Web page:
In Brazil, new research on rodents is showing potential for cannabis as a treatment for schizophrenia.
This study comes from the University of São Paulo, where researchers conducted a study into whether cannabidiol (CBD)—a non-psychoactive cannabinoid found in cannabis—could potentially be used as a treatment for schizophrenia.
Current research on cannabis for schizophrenia is limited, and often contradictory. Some researchers have written, for example, that adult psychosis patients (in this case, people 25-years-old or older) who are lifetime cannabis consumers appear to “exhibit superior cognition compared to never-using patients.” However, they claim the reverse is true for patients under the age of 25.
The research that does exist suggests that different compounds in cannabis—like THC and CBD—may have widely varying potentials as either a treatment, or trigger, for schizophrenia. One 2017 study, for example, suggests that CBD for schizophrenia has antipsychotic properties that are beneficial for patients. But the previous year, other researchers conducted an animal study that suggested an association between THC consumption during adolescence and the formation of psychotic disorders like schizophrenia.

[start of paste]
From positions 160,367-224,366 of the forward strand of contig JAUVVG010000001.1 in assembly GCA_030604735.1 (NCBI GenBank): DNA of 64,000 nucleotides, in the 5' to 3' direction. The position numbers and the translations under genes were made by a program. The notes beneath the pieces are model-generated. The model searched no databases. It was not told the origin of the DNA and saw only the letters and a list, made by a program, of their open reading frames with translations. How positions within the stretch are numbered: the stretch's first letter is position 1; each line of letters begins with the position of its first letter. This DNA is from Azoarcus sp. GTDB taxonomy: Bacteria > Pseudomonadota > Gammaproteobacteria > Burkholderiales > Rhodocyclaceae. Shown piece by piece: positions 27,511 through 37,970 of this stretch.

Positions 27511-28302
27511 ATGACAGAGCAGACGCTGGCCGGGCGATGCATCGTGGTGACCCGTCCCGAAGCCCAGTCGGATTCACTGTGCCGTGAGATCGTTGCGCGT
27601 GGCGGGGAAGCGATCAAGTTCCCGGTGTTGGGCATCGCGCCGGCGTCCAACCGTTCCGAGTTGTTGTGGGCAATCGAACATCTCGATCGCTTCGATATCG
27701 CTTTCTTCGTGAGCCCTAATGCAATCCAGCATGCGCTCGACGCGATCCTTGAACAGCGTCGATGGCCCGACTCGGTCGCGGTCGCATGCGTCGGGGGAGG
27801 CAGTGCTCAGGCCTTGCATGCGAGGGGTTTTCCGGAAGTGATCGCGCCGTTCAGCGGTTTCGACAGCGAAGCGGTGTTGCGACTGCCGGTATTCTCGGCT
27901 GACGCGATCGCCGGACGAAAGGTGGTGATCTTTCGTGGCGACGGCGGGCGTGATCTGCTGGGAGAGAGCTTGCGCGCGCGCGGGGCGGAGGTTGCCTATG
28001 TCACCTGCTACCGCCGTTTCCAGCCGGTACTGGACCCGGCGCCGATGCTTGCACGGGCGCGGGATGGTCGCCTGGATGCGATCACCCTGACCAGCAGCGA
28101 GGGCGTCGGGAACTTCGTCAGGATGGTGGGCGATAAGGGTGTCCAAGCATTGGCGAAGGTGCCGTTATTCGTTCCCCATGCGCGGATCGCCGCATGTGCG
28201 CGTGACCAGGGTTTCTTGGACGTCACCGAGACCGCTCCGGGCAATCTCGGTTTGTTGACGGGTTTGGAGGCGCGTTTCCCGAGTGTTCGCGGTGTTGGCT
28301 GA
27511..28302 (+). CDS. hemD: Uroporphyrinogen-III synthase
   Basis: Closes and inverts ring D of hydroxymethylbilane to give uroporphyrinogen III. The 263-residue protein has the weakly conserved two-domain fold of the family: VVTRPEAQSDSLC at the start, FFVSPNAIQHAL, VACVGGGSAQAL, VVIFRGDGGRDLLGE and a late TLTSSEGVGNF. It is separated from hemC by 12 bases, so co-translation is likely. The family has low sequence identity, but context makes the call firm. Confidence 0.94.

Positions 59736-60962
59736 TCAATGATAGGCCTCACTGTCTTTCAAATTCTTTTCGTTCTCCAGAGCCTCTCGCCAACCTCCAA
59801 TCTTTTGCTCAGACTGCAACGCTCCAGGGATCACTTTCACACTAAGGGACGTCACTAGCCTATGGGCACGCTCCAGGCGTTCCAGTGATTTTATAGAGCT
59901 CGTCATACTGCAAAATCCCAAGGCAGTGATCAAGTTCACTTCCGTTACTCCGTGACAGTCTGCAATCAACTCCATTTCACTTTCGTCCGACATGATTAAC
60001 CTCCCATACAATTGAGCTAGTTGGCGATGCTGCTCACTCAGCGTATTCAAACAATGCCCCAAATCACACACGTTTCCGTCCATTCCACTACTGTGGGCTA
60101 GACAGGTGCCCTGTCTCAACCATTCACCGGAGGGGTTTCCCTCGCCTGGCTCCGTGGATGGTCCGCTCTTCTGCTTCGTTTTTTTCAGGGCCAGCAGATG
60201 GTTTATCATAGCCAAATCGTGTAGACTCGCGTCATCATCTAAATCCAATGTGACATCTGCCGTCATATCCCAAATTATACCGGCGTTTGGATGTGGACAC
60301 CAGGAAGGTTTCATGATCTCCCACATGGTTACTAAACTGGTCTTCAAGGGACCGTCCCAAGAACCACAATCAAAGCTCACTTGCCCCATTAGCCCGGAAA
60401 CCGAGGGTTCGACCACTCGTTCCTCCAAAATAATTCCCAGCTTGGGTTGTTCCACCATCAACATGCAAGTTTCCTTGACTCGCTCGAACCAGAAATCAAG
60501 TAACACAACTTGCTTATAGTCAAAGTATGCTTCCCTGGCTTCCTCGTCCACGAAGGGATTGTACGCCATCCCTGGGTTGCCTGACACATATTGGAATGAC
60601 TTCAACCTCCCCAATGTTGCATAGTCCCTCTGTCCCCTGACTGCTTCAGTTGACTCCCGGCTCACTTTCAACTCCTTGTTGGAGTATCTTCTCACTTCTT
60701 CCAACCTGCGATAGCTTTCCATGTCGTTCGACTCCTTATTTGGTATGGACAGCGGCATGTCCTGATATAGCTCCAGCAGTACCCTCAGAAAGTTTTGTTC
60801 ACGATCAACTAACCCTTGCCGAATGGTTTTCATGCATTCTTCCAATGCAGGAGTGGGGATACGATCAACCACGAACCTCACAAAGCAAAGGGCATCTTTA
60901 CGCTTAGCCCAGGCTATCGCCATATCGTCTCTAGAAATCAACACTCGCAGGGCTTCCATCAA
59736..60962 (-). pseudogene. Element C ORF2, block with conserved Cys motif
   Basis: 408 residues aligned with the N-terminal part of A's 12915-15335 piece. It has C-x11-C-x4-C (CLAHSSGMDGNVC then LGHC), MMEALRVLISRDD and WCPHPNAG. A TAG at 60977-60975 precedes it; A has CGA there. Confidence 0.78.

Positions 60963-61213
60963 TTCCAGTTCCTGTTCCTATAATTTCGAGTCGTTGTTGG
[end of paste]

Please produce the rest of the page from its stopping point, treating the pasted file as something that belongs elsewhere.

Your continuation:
In other words, it’s still uncertain whether cannabis can be used to treat schizophrenia, and if it can, whether this only applies to specific cannabinoids like CBD. But at the very least, this recent study suggests more research is warranted.
This recent experiment was done to assess the potential of CBD for schizophrenia among patients in “Peri-adolescence,” meaning children between the ages of about 8 and 11. The researcher performed the trial on rats who showed abnormal behaviors associated with schizophrenia. They were then treated with CBD for between 30 to 60 days.
These findings are currently in their pre-publication stage, with the researchers preparing to publish their full data soon.